Like you, I’ve also had to struggle with these questions. One day I got tired of asking them and instead decided to ask a much harder and way more personal question. Asking it set everything I did on its proverbial edge.
The radical question?
How do I hold myself accountable?
What is it that you do to hold yourself accountable to your own actions? Do your words equal your actions? Now its personal and may be a tad uncomfortable. However, if we hold ourselves accountable – then others shouldn’t have to.
Here are a few things I try to consistently do in order to hold myself accountable to the words I speak:
- When I say I am going to do something, I make a note and make sure I do it.
Think before speaking
- I try think before I speak. Realizing that I own the words coming out of my mouth, I mentally make a point to know what I am saying.
- Like those smiley face charts in the doctor’s office about the “pain”, I regularly self-assess to ensure I am doing what I am saying. I want my actions and words to align.
Apologize as needed
- When I am wrong or when I don’t deliver my commitment (no matter how small), or when I fail to do what I am supposed to do I let the other person know it was me. I own my actions whether or not the other person owns theirs.
Surround myself with good people
- I have accountability partners who have full permission to help me hold myself accountable. If you do not have folks who you have vetted and given the authority to speak truth into your view – you will always be the smartest person in the room, right up until you aren’t. Even the kings of old had court jesters who were able to offer insight.
Aim way high
- I ask more of myself than I do of others. I know I am not perfect and thus I can only hold others accountable with the lens of humility through my imperfection. We’d all do well to remember that.
Mean what you say, say what you mean
- My yes is yes and my no is no. It’s simplicity at its finest. Getting to simple is very hard. Simple doesn’t mean easy nor does it mean simplistic. It means intentional.
Look up, look down, look around
- I regularly assess what I believe I am accountable for such as; actions, motives, or deliverables… Internalizing exactly what I am accountable for ensures my daily words and deeds have an opportunity to align.
In summary, I’m reminded of the movie Top Gun. In it, there was a scene where Maverick’s (Tom Cruise) CO said, “Son, your ego is writing checks your body can’t cash.” The same can be said about one’s personal accountability to their words and actions. Don’t let either your words or your actions get ahead of your ability to deliver. Keep enough in your personal accountability account to pay your own way.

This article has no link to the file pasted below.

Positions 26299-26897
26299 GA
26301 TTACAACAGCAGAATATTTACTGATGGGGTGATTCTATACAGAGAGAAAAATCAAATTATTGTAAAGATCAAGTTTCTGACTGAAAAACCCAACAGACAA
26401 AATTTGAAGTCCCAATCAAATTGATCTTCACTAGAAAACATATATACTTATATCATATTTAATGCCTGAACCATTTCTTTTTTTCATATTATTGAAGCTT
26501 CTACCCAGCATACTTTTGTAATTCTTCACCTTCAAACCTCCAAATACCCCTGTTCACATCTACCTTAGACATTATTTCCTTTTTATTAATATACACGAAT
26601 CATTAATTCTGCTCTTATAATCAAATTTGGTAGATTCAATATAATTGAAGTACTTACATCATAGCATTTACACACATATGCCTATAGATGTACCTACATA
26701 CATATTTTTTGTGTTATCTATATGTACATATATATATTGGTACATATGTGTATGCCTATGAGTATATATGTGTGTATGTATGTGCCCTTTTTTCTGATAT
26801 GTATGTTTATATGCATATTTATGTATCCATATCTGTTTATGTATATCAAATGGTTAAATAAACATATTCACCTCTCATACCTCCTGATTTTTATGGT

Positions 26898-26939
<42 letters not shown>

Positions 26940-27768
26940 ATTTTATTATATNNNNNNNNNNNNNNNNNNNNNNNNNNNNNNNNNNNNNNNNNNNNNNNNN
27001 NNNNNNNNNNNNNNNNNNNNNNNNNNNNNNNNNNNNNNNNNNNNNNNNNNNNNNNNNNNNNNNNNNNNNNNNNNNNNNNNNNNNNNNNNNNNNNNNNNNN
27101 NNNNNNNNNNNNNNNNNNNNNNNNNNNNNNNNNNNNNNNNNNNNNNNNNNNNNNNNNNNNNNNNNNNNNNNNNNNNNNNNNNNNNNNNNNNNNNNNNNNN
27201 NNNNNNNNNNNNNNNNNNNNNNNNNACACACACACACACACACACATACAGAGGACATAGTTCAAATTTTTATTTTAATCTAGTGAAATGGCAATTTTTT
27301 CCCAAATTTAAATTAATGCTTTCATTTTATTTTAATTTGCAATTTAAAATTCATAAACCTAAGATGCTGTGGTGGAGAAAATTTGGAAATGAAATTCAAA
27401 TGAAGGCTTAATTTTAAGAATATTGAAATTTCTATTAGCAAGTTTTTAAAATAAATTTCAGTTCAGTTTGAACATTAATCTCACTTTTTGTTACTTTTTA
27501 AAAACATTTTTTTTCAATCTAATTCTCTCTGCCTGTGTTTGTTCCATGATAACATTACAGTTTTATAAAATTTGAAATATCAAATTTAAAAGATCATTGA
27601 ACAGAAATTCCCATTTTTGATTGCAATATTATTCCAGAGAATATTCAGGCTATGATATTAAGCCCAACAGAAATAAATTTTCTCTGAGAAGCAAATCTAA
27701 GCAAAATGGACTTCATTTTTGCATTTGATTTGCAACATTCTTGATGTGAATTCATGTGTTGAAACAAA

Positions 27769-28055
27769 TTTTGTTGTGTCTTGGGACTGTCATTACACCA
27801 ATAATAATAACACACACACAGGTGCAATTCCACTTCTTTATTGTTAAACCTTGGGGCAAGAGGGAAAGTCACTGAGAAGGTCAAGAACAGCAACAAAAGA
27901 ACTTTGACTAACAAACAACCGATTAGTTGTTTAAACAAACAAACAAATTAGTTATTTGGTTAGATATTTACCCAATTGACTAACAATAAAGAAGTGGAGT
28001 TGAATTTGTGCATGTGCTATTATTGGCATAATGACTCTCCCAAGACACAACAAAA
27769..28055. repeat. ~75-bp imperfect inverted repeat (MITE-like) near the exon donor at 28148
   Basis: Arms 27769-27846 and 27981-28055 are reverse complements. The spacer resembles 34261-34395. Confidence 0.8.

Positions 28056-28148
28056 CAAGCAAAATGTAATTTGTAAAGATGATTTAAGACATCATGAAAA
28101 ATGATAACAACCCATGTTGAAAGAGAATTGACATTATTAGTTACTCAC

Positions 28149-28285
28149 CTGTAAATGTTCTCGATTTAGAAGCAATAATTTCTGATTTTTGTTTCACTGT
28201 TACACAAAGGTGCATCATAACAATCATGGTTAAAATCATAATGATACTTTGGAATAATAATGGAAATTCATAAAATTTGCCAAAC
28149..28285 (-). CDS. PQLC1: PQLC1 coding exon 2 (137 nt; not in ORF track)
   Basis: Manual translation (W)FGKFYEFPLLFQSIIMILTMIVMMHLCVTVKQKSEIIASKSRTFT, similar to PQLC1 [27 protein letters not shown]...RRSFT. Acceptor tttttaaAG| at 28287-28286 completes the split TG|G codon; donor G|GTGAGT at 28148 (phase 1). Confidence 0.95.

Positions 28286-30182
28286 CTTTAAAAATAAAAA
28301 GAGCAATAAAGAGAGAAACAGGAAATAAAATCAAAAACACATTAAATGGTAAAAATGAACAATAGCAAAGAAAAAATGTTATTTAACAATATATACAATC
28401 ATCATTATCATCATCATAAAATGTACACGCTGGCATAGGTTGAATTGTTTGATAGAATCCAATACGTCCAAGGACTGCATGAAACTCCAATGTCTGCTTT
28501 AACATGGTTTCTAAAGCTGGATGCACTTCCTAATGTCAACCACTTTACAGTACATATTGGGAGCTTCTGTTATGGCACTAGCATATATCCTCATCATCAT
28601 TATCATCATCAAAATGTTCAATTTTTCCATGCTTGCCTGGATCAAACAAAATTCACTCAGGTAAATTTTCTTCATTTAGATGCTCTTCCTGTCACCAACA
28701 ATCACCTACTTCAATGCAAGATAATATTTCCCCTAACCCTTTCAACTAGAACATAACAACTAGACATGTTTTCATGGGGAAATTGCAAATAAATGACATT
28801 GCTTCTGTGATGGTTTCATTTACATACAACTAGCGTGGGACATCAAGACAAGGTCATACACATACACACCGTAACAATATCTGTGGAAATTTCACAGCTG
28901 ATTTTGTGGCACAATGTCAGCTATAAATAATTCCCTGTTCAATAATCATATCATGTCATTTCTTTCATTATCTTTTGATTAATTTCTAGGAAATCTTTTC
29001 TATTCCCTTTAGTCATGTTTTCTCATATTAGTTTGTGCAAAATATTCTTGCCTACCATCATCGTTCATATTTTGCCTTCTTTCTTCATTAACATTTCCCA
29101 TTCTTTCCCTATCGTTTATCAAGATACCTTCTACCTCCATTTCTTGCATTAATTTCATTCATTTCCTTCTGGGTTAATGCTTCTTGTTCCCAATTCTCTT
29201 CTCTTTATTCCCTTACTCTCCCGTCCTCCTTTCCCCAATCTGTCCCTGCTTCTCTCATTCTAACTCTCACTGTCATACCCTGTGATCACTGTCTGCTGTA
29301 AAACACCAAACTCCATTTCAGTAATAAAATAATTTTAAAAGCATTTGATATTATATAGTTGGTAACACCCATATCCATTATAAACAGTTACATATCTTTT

by Melissa | Oct 2, 2016 | Communication, Culture, Leadership
When an organization undertakes a “redo”, finding your spot in the new organization is similar to starting a new job. You learn what your tasks are to create the outputs you are accountable for. You soon find the circle (some would argue “circus”) that defines your day, your goals and your contribution to the organization.
Eventually, you learn how your circle affects other circles and those circles touch other circles, and so on. You also learn you’ll have to overlap with some people or teams to ensure everything that needs to be done gets done. For example, someone in your organization is formally responsible for continuous improvement but that doesn’t mean everyone else is absolved of responsibility for driving continuous improvement. Your circle overlaps with the continuous improvement person’s because everyone is responsible for continuous improvement.
If you only do your own “circle” and not take into account how it interacts and overlaps with your surrounding “circles” means:
- Some things will not get done. It is inevitable. Throwing “it” over the wall isn’t the same as overlapping. All it means is your desk is clean but your co-worker is cleaning up your mess. You’re better than that. “Know before you throw.”
- The organization becomes weaker. A chain is a series of interlinked circles. Unlinking them means your organization will have much weaker pulling power the next time you run into a “tree-stump of a problem”
- There will be a communication blackout. Like a brownout that runs through a city, some blocks will have lights while other neighborhoods will be plunged into darkness. Instead, why not maintain your circles and make sure there aren’t any gaps in them? Interaction promotes understanding. It ensures you know why your customer needs something, not just what they need.
Overlap is a catalyst to change. It creates an environment to share. It invites people to be curious and ask questions that could get you thinking about something you have never thought about. It promotes continuous improvement.
If you find yourself saying “that’s not my job”, ask yourself if you are leaving a gap. When establishing roles in a new organizational structure, it may not be your job, however if you see a hole it is your responsibility to the team to find a way to fill it.